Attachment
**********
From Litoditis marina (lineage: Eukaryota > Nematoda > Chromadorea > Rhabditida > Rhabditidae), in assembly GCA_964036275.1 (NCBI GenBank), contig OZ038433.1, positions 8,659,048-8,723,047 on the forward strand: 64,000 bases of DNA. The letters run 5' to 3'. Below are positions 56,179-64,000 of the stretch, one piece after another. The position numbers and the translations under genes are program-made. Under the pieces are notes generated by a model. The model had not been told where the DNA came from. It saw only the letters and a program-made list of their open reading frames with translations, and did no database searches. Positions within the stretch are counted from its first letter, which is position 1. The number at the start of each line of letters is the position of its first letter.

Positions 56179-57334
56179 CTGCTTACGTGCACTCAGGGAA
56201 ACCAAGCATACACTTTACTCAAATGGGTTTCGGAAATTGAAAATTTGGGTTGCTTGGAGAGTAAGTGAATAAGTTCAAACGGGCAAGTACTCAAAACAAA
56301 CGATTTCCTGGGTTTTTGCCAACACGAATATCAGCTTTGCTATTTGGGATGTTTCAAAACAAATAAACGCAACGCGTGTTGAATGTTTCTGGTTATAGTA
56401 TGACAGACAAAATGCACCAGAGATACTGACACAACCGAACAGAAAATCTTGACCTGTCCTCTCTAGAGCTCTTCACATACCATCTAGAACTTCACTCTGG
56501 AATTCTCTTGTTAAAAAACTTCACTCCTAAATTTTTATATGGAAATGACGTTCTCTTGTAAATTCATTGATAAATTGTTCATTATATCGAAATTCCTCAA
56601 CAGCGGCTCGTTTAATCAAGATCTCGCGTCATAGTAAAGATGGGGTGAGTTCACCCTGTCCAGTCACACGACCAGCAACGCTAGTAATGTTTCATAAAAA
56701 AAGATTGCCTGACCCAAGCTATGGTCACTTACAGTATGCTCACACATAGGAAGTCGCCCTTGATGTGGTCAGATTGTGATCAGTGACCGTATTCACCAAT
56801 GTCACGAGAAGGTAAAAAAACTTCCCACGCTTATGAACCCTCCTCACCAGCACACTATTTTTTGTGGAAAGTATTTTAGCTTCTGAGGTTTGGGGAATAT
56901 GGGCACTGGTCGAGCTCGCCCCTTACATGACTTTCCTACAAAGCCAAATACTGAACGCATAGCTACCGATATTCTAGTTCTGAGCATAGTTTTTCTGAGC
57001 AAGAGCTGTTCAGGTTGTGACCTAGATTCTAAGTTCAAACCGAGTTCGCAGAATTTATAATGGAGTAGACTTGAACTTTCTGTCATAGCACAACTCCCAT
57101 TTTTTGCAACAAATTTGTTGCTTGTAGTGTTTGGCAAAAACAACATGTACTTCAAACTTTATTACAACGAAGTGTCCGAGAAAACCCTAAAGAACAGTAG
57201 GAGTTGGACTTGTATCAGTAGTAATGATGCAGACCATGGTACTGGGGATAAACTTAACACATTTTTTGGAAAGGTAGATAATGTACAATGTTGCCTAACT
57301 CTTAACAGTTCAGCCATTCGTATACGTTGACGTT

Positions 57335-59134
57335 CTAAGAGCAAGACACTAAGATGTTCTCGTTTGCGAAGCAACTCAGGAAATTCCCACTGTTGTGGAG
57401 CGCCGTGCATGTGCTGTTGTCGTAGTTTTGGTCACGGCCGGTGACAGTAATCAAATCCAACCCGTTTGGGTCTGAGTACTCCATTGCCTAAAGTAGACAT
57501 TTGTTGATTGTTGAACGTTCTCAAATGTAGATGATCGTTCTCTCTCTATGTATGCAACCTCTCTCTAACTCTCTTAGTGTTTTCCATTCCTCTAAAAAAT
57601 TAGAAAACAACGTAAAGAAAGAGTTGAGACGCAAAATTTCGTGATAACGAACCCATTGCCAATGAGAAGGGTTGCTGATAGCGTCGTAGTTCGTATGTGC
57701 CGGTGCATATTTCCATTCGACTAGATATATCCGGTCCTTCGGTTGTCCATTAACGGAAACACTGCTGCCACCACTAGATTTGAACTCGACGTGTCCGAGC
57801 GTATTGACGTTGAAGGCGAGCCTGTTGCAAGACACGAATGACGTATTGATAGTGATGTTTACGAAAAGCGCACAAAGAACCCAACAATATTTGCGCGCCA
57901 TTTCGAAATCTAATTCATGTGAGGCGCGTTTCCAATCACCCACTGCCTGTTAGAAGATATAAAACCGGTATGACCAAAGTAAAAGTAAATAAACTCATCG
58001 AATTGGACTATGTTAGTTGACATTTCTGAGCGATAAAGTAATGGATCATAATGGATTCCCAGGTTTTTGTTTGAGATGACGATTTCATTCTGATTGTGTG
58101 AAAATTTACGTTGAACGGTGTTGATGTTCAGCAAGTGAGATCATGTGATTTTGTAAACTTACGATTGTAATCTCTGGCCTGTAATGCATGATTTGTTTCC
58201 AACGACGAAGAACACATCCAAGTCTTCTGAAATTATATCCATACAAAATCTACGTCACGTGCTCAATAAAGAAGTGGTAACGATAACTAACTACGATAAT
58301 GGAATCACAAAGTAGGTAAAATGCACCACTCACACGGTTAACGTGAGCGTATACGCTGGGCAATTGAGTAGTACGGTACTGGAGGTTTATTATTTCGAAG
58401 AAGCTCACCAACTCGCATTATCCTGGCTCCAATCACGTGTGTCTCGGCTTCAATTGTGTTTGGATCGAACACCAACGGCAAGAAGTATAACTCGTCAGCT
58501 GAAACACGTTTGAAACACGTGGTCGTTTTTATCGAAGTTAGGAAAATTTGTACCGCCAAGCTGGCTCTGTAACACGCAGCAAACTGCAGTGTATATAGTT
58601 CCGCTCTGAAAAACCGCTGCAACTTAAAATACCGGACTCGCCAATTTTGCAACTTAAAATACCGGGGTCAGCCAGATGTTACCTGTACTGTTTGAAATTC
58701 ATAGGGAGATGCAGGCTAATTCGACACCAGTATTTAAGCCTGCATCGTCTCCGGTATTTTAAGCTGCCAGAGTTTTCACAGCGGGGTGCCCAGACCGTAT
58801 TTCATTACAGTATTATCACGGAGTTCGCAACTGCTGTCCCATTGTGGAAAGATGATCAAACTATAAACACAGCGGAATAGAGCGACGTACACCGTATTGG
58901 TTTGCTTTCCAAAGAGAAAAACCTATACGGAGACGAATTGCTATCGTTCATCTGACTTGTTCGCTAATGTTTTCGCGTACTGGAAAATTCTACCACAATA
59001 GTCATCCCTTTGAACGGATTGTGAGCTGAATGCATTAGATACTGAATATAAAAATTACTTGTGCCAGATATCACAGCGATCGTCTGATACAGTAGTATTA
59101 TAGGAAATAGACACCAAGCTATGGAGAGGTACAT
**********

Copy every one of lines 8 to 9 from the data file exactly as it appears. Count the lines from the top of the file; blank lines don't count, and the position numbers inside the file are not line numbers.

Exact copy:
56601 CAGCGGCTCGTTTAATCAAGATCTCGCGTCATAGTAAAGATGGGGTGAGTTCACCCTGTCCAGTCACACGACCAGCAACGCTAGTAATGTTTCATAAAAA
56701 AAGATTGCCTGACCCAAGCTATGGTCACTTACAGTATGCTCACACATAGGAAGTCGCCCTTGATGTGGTCAGATTGTGATCAGTGACCGTATTCACCAAT